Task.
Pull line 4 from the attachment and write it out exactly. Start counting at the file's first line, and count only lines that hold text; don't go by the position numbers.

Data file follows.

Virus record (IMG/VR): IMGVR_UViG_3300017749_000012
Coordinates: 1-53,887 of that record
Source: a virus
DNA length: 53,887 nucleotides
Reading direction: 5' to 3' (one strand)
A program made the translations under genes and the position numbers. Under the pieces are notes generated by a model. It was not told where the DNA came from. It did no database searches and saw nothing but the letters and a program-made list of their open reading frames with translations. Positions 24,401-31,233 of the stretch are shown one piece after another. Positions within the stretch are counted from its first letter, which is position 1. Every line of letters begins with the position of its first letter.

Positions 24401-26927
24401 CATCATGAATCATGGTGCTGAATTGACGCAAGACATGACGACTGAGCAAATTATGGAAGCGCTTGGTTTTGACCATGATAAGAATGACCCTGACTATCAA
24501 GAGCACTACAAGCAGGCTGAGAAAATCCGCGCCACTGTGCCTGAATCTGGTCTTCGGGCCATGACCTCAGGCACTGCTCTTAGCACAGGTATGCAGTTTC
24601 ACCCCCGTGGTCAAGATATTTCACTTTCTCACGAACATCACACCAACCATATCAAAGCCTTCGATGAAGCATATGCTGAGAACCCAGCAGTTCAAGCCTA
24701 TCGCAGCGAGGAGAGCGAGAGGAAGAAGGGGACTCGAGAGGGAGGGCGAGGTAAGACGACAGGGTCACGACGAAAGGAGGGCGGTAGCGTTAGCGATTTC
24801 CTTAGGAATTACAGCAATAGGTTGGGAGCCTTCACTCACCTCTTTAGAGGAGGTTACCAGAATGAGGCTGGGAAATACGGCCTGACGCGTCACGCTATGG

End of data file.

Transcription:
DNA length: 53,887 nucleotides